There are a couple of ducks in my yard (male and female). I think they have come to my backyard to make a nest. I fear that if this happens half my backyard will become off-limits due to an angry duck-mom. I also worry that they will munch on my seedlings in the spring. How do I get rid of them?

I have read that hanging CDs on trees could deter them. Does this work?

I know a dog would do the trick, but I don't want a pet. Also, both of my neighbours have dogs and the ducks do not mind them so far.

I want to stay away from pesticides, but if that is my only option I will use it.

  • 12
    Duck L'Orange??
    – bstpierre
    Mar 18 '12 at 22:13
  • Do you (or your neighbours) have a pond? If your pond is the only water in the area, then covering it up may help.
    – winwaed
    Mar 19 '12 at 13:49
  • I can confirm that dogs may not work - depends if the ducks are used to them: I know of a farm with dogs and ornamental ducks - ducks didn't care about the dogs.
    – winwaed
    Mar 19 '12 at 13:50
  • As it turns out, the ducks did not nest. @winwaed, yes, I have a small pond and that is what was attracting them, but they seem to be scouting the whole neighbourhood, not just my backyard. They do visit ocassionally still.
    – Om Patange
    Mar 31 '12 at 18:10
  • @bstpierre that made me laugh.
    – itsmatt
    May 23 '13 at 14:43

Here are some often repeated remedies. However ducks are like people with individual likes and dislikes. What might terrify one duck could be "ho-hum" to another.

  • a plastic owl: usually available at birding stores, sometimes outdoor/hunting stores. Get the better quality ones with a head that moves or the deluxe versions with wings that move. (I'm not making this up!)
  • any bright object like CD's on a string or bright reflective streamers
  • as a temporary solution string fishing line across your yard near where they land above head height. All birds don't like to hit things when they are landing and fishing line will not hurt them, only surprise them.
  • 1
    I am not sure whether or not to accept this answer, as I did not get to try any of your suggestions; the ducks just left on their own. What is the general etiquette in a case like this?
    – Om Patange
    Mar 31 '12 at 18:14
  • 1
    If you accept an answer it should be due to it's quality. If it answers your question in a comprehensive way with solutions that could have worked for you.
    – kevinskio
    Apr 1 '12 at 1:47

I've had a pair of mallard ducks come to my yard. (Unlike you though I welcomed them...)

In any case - they did not take residence - they just liked to visit often. I wish they had stayed to lay eggs - and nest

They did not damage my garden

They returned the next year and hung about - no nests, no "angry duck mom".

If you don't want wildlife perhaps move to an urban area?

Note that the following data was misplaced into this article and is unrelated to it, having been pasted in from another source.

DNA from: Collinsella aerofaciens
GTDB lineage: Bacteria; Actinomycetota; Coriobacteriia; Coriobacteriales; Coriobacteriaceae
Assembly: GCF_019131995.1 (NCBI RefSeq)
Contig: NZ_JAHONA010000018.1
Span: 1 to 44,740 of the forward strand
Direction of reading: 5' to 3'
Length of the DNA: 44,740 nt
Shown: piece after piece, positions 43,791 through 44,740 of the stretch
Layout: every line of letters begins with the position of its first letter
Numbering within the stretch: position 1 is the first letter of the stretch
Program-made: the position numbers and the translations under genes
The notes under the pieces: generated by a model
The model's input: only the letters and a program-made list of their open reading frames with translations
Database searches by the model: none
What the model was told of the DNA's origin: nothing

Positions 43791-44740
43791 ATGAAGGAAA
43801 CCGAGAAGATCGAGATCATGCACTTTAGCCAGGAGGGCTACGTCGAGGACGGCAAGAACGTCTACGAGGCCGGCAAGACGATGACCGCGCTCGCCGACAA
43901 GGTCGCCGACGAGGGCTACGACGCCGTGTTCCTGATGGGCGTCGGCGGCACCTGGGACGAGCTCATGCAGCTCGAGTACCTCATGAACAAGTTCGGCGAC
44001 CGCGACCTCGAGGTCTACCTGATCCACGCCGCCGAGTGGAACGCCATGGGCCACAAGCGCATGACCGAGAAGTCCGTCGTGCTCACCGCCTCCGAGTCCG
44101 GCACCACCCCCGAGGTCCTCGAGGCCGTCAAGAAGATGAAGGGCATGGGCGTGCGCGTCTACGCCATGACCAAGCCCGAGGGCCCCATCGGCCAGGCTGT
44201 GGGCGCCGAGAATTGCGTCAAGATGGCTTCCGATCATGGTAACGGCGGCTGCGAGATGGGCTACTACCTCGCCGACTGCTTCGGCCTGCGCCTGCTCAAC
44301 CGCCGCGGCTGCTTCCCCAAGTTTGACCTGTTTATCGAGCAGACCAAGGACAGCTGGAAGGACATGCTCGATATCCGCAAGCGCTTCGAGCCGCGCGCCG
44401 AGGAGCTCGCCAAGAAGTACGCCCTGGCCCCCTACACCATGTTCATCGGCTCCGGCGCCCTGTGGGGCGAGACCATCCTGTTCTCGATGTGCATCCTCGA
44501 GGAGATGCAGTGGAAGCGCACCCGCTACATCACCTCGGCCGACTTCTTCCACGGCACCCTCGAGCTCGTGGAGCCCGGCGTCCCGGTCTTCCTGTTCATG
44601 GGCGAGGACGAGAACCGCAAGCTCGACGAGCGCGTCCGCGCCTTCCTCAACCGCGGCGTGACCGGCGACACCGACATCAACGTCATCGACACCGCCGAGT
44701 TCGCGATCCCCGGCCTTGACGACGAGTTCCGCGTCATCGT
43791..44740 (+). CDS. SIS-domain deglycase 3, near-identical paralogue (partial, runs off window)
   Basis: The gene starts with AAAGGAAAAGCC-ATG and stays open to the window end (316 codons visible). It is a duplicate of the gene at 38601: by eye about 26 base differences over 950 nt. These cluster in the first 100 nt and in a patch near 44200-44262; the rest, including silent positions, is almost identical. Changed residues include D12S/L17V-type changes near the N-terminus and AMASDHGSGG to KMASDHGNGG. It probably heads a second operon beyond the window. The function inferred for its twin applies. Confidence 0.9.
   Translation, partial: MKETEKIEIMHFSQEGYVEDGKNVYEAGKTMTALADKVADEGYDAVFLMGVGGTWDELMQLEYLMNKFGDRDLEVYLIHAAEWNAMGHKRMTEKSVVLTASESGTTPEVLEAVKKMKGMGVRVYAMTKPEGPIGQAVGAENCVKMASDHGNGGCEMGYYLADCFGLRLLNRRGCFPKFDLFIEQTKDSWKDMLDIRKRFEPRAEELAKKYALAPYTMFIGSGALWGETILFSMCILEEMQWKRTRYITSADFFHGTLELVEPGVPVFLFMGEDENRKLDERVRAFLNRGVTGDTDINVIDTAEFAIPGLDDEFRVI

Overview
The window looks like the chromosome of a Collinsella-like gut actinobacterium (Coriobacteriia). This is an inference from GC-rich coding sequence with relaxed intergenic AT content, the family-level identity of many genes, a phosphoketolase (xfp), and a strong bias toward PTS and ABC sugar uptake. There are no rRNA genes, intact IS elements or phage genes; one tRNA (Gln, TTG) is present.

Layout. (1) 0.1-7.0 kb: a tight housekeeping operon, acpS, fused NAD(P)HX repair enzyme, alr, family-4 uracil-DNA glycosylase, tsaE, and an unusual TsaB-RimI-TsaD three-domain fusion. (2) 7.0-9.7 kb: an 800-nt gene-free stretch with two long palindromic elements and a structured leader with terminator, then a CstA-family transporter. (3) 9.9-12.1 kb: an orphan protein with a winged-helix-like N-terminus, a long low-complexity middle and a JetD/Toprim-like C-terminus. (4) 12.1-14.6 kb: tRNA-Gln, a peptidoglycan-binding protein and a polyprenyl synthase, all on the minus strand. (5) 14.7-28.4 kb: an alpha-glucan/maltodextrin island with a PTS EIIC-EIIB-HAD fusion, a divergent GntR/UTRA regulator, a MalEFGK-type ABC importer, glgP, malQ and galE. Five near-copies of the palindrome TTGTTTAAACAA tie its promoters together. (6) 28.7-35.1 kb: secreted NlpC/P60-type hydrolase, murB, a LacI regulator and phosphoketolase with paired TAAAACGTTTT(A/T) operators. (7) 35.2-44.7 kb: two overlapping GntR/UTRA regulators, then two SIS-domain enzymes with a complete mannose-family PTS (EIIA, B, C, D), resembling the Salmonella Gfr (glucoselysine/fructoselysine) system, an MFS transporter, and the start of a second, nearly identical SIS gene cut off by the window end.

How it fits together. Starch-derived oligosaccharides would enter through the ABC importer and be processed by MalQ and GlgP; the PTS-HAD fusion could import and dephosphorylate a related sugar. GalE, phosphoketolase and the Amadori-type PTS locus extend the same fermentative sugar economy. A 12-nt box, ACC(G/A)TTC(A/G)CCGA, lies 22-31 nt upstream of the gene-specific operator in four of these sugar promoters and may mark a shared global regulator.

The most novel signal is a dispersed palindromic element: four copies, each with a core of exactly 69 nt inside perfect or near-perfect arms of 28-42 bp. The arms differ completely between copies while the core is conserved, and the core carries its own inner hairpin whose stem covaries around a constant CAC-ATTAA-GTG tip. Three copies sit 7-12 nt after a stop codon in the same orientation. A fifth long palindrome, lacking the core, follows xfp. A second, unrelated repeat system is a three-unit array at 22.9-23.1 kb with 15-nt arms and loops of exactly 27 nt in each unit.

• I am in fact in a city, and my backyard is not very large. This is why I was concerned about having an angry duck-mom.
    – Om Patange
    Mar 31 '12 at 18:12

Try dusting the area with cayenne pepper. I seem to recall hearing that some animals respond to the heating effects by moving on.


Mylar balloons should take care of the problem. We anchor them to a brick. I read somewhere that the balloons interfere with their landing mechanism. We used old balloons, but once they have been inflated, they can sometime take a second inflation. After that, they are done!

Our ducks came back after a few years. So this evening, we have posted 3 mylar balloons.

Good luck!


We have a pool and twice a year ducks try to nest around it. They make a mess of the pool. My solution was hi-tech. I went to Leslie's and bought a battery operated boat. I rigged up the battery wires to a home made motion sensor. When the ducks landed in the pool the waves started up the boat and scared them away. Hee hee.


A hunting rifle would probably solve the problem.

If you're looking for non-lethal methods, you could probably shoot them with a BB or pellet gun, and encourage them to go somewhere else that way.

  • 1
    I'm not sure that any kind of violence (in other words: the risk of injuries to the animal) is a good idea. I think there is always ways to get rid of "pests" by using natural ways.
    – Patrick B.
    Mar 20 '12 at 12:39
  • 4
    Where I live if you harm/scare wildlife you can be subject to fines unless you have a hunting licence and meet the other regulations.
    – kevinskio
    Mar 22 '12 at 17:44
  • 1
    Where I live, if it's on your property, you can shoot it. Also, nature tends to be violent when it gets rid of pests.
    – baka
    Mar 22 '12 at 23:16
  • 4
    -1: If you're anywhere in the US, you need a duck stamp to hunt ducks. Shooting the birds with a BB gun or a pellet rifle is even more irresponsible in my opinion, because you run the possibility of seriously wounding them without putting them out of their misery.
    – Doresoom
    May 8 '13 at 14:55
  • 1
    could be dangerous for other animals and people in the neighborhood...
    – J. Chomel
    Apr 13 '17 at 6:27

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